Philly seeing drop in COVID-19 cases, but mask mandate remains in place

Dr. Bettigole said eventually the city will lift the mask mandate, but "not at this time."
PHILADELPHIA (WPVI) -- The Philadelphia health commissioner is optimistic as the city continues to battle coronavirus and the latest wave of the omicron variant, but says the pandemic restrictions will remain in place for now.

Dr. Chery Bettigole spoke to reporters Wednesday morning during the city's weekly COVID-19 response briefing. She said the Department of Public Health is not looking to drop the city's mask mandate despite a drop in cases.

"If you think about where we are with this particular wave and case rates right now, we're probably several months away from a place where we will have the kind of safety to drop all the current restrictions," Bettigole said.

She said eventually they will lift the mask mandate, but "not at this time."

The health commissioner said the city is seeing an average of 554 new COVID-19 cases per day compared to just about 1,000 cases per day last week.

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The Philadelphia health commissioner is optimistic as the city continues to battle coronavirus and the latest wave of the omicron variant, but says the pandemic restrictions will remain in place for now.



"The last week six weeks have been extremely difficult, but now we've seen our case rates fall about 50% each of the last two weeks," Bettigole said.

Action News stopped by The Fin Surf and Turf Restaurant in Fishtown for reaction.

"I think it's complicated, but I think it's a good thing," said General Manager Philip Search

He says while he recognizes some people's frustration with the mandates, they want to stay safe.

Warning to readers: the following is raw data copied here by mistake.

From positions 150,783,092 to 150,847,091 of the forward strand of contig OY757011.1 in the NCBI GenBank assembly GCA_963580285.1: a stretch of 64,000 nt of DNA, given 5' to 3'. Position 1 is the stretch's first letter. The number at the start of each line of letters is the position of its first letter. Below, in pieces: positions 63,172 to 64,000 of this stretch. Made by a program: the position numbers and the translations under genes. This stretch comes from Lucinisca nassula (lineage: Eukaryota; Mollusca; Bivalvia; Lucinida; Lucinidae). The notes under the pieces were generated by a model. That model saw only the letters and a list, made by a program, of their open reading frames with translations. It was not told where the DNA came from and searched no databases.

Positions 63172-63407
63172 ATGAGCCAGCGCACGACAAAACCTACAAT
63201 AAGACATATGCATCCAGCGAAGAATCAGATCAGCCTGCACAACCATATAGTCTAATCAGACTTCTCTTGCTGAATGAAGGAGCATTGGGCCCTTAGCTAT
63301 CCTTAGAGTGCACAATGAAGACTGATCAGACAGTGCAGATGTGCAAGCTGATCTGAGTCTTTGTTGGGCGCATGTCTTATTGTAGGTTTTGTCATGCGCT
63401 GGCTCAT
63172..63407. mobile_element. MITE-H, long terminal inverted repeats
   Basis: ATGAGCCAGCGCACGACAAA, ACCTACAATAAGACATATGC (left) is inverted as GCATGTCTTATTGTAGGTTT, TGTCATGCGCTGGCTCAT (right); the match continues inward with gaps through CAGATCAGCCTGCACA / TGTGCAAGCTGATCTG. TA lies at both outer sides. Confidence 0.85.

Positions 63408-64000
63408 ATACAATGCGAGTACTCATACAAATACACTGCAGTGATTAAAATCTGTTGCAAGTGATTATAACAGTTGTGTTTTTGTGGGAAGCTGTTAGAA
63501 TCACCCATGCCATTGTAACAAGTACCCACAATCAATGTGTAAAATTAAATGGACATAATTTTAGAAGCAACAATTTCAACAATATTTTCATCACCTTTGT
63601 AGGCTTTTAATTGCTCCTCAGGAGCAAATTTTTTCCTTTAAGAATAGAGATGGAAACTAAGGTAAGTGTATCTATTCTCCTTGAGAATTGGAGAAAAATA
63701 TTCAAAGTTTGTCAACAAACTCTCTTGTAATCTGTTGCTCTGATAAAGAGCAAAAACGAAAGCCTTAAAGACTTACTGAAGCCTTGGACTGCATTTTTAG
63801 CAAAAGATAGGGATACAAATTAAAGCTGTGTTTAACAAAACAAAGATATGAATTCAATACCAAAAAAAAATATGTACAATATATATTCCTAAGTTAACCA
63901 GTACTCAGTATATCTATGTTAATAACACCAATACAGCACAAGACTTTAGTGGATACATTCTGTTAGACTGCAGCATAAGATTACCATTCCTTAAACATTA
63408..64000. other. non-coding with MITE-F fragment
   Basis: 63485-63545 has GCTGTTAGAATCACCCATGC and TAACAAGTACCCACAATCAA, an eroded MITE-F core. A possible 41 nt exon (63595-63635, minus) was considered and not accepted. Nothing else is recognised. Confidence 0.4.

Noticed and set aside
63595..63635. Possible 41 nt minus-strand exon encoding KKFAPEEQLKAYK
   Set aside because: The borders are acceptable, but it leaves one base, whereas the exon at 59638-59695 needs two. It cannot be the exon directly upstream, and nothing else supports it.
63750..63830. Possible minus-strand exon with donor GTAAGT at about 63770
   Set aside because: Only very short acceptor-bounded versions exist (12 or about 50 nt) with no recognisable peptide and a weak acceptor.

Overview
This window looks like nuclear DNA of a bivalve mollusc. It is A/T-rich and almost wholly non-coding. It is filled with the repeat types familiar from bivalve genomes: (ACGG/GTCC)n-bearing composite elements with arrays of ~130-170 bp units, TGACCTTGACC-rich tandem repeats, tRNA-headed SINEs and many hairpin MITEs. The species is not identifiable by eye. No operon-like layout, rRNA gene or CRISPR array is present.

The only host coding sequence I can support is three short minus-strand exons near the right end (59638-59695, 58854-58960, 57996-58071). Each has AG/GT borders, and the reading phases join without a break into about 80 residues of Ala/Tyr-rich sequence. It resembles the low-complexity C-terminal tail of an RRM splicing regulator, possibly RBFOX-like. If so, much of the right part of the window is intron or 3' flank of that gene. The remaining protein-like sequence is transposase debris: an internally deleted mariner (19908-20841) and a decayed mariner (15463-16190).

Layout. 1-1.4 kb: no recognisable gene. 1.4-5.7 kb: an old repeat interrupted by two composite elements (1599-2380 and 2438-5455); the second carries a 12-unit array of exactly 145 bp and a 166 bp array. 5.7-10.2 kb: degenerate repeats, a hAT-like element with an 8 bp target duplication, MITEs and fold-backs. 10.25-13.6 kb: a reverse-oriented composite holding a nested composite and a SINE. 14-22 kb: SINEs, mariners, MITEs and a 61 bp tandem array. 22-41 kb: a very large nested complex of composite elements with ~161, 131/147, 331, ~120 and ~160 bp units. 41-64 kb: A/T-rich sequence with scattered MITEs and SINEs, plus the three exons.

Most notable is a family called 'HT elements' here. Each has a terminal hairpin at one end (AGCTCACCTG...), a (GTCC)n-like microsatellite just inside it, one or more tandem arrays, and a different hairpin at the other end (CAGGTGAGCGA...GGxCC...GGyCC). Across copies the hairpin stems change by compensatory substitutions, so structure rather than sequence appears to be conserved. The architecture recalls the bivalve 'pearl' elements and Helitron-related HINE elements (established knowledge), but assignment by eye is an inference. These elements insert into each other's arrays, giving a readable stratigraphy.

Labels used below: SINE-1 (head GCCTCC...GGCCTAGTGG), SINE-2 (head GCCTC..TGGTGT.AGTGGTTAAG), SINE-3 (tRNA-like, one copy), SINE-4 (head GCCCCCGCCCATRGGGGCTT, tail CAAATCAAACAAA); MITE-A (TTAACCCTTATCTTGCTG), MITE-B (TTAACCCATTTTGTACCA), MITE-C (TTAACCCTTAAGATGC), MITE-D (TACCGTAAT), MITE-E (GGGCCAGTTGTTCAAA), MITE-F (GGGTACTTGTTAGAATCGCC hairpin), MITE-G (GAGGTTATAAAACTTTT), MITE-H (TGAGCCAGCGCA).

"We've just really seen the decimation that COVID-19 has done to our industry. So, keeping people safe is paramount to what we're doing," said Search.

The percentage of tests coming back positive stands at 7.3% which is the lowest since Dec. 21, 2021.

Bettigole said 686 people who have tested positive are in Philadelphia hospitals, which is less than half the number seen during the peak of the wave two weeks ago.

RELATED: Pfizer asks FDA to allow COVID-19 vaccine for kids under 5

In regards to the FDA beginning to review data on a COVID-19 vaccine for children between six months and 5-years-old, Bettigole said the rollout would look different than previous ones.

"It could actually end up looking how our children get their routine vaccinations against measles, varicella and polio now," Bettigole said. "We're already working on how that will work so we'll be ready for when the FDA says it's ready to go."

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In regards to the FDA beginning to review data on a COVID-19 vaccine for children between six months and 5-years-old, Bettigole said the rollout would look different than previous ones.



Bettigole says the city is looking to sign up primary care practitioners to administer the vaccine. They are also looking at additional clinics for young children.

More than 95% of adults, 89% of those 12 and up, and 46.7% of children 5-11 have had one dose of the vaccine. Data shows 78.9% of adults, 73.1% of those 12 and up are fully vaccinated and nearly 30% of adults in the city have received a booster dose.

"If things continue the way they are, we could start to see things getting back to some semblance of normal," Bettigole said.

However, she added that "things are still bad out there." She reminded residents that the city is still classified in the CDC's high level of community transmission category.

She said everyone should continue to do what works: double mask or wear an N95 or KN95 mask when indoors around others, stay home if you're sick or have been exposed to someone with COVID, try to avoid crowded indoor areas and get vaccinated.

"There's lots of good news on the horizon," Bettigole said. She said with the help of vaccines and boosters, the city will find its way back to normalcy.
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